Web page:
Start here to center yourself, and return here whenever you feel like you’re having balance issues. Relax in traditional Child’s Pose with your arms out in front of you. Or, to really connect with the water, modify the pose by resting your hands off the edges of your board so your fingers feel the water while you remain still.
Downward Facing Dog, Upward Facing Dog, One Legged Dog
Down Dog is a good pose for establishing your balance, because you have all four limbs available to push against the board and keep you balanced as you adjust to the waves or the gentle roll of the water beneath you.
Stay in this position as long as necessary to find your comfort level with the board. Then, to slightly increase the difficulty level, alternate lifting each leg high in the air behind you (One Legged Dog).
Make the transition to Upward Facing Dog. This is a fun position to hang out in, because you’re looking straight ahead and you have a moment to take in the scenery in front of you.
Starting on your back with your knees bent, raise your hips and lower back up off the board. Keep your shoulders on the board as you gaze straight up at the daytime sky.
Standing Poses (Mountain, Chair, Tree)
When you’re ready to tackle standing up on the board, Mountain Pose is an easy one to start with. Stand up and keep your elbows at your hips. Establish your balance there. Then move into Chair Pose by raising your arms skyward and gradually lowering into a seated position. You’ll feel a sense of accomplishment when you’re able to dip deep into Chair Pose while on a floating paddleboard.
You could also toss in a few Forward Bends here to get used to the process of leaning your body forward on the board. Or, try a Tree Pose to practice standing on one leg.
Intermediate Postures To Try
Move on from the basic standing poses to a Crescent Lunge. For maximum stability, we suggest keeping your back knee on the board, at least when you’re first trying this SUP yoga pose. Remove the modification when you’re ready.
Crow is hard enough to hold on land. If you can pull this one off atop a paddleboard, and hold it while the board gently floats around, then you’ve got some serious strength and body control going on. Well done!
Challenging Stand Up Paddle Board Yoga Poses
All of these challenging SUP yoga poses are super-cool to look at, so if you’ve got a friend on shore, now would be the time to have them snap a couple pics.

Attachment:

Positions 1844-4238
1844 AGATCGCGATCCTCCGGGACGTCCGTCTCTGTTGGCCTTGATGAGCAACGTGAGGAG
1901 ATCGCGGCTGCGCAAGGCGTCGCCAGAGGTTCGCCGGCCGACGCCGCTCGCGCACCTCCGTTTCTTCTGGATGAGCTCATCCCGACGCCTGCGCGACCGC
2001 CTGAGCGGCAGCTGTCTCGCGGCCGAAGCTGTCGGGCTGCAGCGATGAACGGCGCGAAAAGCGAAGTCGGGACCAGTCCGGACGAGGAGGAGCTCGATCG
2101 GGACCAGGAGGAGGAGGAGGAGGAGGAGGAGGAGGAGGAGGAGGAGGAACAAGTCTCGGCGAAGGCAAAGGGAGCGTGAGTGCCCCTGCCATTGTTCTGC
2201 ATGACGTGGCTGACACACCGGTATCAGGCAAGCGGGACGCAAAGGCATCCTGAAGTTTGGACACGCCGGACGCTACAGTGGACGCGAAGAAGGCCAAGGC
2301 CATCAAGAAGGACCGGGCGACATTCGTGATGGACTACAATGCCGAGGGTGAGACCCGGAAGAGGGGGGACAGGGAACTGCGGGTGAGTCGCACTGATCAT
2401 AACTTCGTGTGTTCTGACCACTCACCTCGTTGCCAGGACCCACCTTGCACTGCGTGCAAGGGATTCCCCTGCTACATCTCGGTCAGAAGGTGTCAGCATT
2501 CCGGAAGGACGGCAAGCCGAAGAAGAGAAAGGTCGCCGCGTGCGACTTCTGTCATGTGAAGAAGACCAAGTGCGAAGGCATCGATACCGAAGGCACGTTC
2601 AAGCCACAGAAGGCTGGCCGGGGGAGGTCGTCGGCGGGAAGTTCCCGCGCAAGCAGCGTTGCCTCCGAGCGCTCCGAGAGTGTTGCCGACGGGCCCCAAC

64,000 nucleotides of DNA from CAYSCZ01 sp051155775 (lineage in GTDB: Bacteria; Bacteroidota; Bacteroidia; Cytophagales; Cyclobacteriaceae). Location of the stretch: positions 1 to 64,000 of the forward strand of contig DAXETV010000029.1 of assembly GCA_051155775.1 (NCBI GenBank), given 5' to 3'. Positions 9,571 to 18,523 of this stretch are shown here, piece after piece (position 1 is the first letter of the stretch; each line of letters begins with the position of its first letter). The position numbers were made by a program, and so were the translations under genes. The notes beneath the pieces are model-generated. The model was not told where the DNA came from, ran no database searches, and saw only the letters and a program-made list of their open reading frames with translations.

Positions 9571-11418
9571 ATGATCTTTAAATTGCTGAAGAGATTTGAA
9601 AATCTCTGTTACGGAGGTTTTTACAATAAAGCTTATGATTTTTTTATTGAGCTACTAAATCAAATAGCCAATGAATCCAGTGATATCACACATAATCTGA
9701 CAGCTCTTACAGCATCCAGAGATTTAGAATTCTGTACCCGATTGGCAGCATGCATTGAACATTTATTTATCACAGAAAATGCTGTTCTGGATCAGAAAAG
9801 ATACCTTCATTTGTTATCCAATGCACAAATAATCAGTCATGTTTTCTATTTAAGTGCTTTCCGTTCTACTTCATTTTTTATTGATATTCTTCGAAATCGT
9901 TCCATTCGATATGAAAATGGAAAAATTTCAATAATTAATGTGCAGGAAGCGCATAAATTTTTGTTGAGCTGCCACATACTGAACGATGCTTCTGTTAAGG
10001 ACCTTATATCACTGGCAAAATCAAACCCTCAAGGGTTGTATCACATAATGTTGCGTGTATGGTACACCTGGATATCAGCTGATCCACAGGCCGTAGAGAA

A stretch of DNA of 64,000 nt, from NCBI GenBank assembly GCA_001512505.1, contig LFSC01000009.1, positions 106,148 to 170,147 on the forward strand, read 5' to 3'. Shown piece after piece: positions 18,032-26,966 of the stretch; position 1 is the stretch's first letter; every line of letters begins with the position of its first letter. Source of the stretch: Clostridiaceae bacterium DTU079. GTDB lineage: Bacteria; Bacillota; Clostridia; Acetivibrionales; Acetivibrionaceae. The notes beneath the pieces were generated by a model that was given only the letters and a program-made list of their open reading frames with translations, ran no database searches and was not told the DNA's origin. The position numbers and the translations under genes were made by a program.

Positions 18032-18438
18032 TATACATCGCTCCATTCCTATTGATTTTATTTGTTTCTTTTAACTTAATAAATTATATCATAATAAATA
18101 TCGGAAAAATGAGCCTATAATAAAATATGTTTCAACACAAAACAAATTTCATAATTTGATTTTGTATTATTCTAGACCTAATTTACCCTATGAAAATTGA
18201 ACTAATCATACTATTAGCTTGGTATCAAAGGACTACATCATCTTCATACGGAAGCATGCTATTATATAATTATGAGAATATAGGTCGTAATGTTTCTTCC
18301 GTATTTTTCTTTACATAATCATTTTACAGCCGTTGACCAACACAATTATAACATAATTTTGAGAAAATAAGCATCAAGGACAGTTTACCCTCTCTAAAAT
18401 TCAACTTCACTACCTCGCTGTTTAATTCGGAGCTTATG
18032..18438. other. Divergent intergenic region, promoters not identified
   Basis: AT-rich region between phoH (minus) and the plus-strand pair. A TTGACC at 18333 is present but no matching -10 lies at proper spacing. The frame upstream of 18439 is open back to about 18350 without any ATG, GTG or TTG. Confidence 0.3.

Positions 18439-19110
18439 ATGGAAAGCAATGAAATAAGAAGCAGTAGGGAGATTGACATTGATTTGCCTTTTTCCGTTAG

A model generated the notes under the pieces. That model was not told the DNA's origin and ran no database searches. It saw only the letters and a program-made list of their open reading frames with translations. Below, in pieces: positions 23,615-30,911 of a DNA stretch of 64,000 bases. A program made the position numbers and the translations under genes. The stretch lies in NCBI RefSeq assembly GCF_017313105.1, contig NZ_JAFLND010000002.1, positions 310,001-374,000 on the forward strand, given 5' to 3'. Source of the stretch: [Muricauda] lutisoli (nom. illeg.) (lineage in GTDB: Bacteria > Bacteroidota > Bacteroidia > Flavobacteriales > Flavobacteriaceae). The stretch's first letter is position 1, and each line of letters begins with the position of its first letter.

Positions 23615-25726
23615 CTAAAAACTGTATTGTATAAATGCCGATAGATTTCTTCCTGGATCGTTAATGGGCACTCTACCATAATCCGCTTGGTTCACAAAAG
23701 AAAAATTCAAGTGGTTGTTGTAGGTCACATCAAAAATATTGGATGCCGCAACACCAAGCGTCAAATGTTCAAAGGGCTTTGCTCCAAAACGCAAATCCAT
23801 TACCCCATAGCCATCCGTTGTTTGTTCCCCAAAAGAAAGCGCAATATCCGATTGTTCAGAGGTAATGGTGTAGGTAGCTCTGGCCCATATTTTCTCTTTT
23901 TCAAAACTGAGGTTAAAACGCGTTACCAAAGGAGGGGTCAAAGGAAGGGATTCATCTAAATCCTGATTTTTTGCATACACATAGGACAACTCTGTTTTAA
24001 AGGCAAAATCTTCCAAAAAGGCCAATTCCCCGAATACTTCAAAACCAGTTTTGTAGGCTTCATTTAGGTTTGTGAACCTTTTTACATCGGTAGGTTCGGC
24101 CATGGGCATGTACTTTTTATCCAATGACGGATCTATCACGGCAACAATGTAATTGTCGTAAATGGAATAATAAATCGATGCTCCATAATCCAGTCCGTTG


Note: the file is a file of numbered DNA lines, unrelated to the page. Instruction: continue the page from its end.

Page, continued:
Side Plank & Half Moon Pose
Here’s where things start to get tricky. It’s possible to hold Side Plank or Half Moon Pose on a paddle board. You’ll need a strong core, and the ability to use your fingers for stability. For balance purposes, remember not to jerk your head up too quickly.
Full Wheel Pose
The deep back bend known as Full Wheel Pose is a fun one to try on a paddle board. A common mistake in Wheel Pose is spreading your feet or hands too far apart, but fortunately that’s not possible on a paddleboard, because the board is only so wide. If you go too wide in SUP yoga, your limbs are in the water!
Warrior 2 Pose
Warrior 2 is a pose that adds a high degree of difficulty in a paddle board yoga environment. Depending how strong the water is moving beneath you, you may have to keep adjusting your arms to maintain the position. This is another posture that feels good on a board once you establish the position.
It goes without saying that you shouldn’t try a Headstand on a paddleboard unless you can easily perform one on solid ground! If you’ve got that foundation and experience, then go ahead and go for a Headstand on the board. You’ll need to find the absolute center point of the board, and orient yourself there. It doesn’t get much better than being totally inverted while floating on a calm body of water!
Easy Closing: Savasana
Close your practice with Savasana, relaxing as you lie on your back on the board and float silently. To add to the aquatic experience, rest your feet in the water, just as you dangled your hands in the water on Child’s Pose to begin.
What Makes a Good Paddle Board for Yoga?
What makes a good yoga paddleboard? You want a board that is sturdy, so that you can perform all the poses your heart desires without losing your balance and falling into the water. You don’t want a board that is too small. Smaller boards are great for quickly moving around in the water, but with SUP yoga, you’re mostly staying in one spot.
Another factor is whether the board is inflatable or solid. Either is totally fine for SUP yoga. Inflatable boards take up less space in your house, but must be inflated (they come with an air pump) when you’re ready to use them. Solid boards are more like surf boards in that you’ll need to make sure you have room in your house and car to fit such a long board.
Most stand up paddle boards available for purchase online are inflatable boards. If you really want a solid one, search for “rigid” or “foam core” to find ones that aren’t inflatable.